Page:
Most equations need to be solved numerically since no closeform expression representing their solutions can be obtained. For polynomial equations of order 1, 2, 3, 4 exact solutions can be obtained. I have created a series of solvers up to a cubic solver, that can be used to obtain most exact solutions. Of course with floating point errors, not everything is going to come out looking clean. To be able to handle complex numbers I made a simplified version of a complex number without all the mathematical operations.
If you call the cubicSolve
function with a = 0
then the solver falls back on the quadratic solver, the quadratic solver will fallback on the linear solver and linear solver will return an empty array.
Example Usage
let solutions = cubicSolve(a: 1, b: 1, c: 1, d: 1)
let realSolutions = solutions.filter({ $0.isReal }) // filters for only real values
let complexSolutions = solutions.filter({ !$0.isReal }) // filters for only complex values
Complex Number
Here I made a struct to house the real and imaginary portions of a complex number, I added an isReal property that returns a Bool depending on whether the imaginary portion is 0 or not. Lastly I added two convieniences, a static zero function and conformance to CustomStringConvertible. CustomStringConvertible, gives us an easy way to view our complex number.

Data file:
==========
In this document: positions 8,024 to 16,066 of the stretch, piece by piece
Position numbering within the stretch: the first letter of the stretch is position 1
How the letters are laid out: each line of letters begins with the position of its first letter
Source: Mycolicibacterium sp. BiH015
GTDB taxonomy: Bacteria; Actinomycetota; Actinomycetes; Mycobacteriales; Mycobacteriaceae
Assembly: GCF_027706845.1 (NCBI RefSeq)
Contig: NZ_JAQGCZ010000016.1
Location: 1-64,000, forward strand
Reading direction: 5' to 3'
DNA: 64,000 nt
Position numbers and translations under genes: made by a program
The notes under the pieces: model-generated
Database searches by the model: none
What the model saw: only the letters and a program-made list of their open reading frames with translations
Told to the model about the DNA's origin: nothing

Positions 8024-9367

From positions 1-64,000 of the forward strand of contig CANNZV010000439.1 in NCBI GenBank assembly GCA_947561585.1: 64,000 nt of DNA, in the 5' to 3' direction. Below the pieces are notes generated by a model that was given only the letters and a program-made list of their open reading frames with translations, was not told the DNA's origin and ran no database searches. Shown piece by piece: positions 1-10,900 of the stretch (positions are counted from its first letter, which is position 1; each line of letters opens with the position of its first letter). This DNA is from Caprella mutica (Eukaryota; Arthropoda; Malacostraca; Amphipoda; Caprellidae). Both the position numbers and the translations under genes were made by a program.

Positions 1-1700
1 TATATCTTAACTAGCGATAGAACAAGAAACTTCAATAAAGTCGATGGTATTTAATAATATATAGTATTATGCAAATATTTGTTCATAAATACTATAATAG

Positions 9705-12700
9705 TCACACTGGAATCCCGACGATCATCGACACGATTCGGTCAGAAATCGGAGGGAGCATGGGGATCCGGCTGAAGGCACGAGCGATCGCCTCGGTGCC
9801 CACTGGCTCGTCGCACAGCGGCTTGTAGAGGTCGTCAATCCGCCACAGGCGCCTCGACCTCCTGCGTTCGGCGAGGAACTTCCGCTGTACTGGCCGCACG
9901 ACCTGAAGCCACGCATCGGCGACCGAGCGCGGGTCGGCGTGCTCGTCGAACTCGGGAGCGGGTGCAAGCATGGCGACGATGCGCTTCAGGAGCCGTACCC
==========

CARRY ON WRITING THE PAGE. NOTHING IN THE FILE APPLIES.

struct ComplexNumber {
var real: Double
var imaginary: Double
public init(_ real: Double, _ imaginary: Double) {
self.real = real
self.imaginary = imaginary
}
public init(_ real: Double) {
self.real = real
self.imaginary = 0
}
var isReal: Bool { imaginary == 0 }
}
extension ComplexNumber {
static func zero() > Self {
return ComplexNumber(0, 0)
}
}
extension ComplexNumber: CustomStringConvertible {
var description: String {
return "(Real: \(real), Imaginary: \(imaginary))"
}
}
Linear Solver
I will give you a hint for this one, subtract from both sides first. But for real the answer is literally just $\frac{b}{a}$, oh yeah and $a$ can’t be 0
func linearSolve(a: Double, b: Double) > [ComplexNumber] {
if a == 0 { return [] }
return [ComplexNumber(b/a)]
}
Quadratic Solver
The next solver is actually a little challenging to implement. The reason is that since Doubles
are floating point numbers, machine precision plays a factor in the exactness of our answer. To handle the rounding errors we define a value to be the threshold. This allows us to get much cleaner answers for certain quadratics. Just because I had one lying around heres the actual proof of the quadratic formula, I know you haven’t seen it in a long time.
Now for the procedure
 calculate discriminant $d = b^2 4ac$.
 if $d > 0$ , equation has two distinct real roots exist.
 if $d = 0$, equation has two repeated real roots.
 if $d < 0$ equation has two complex roots.
func quadraticSolve(a: Double, b: Double, c: Double, threshold: Double = 0.0001) > [ComplexNumber] {
if a == 0 { return linearSolve(a: b, b: c) }
var roots = [ComplexNumber]()
var d = pow(b, 2)  4*a*c // discriminant
// Check if discriminate is within the 0 threshold
if threshold < d && d < threshold { d = 0 }
if d > 0 {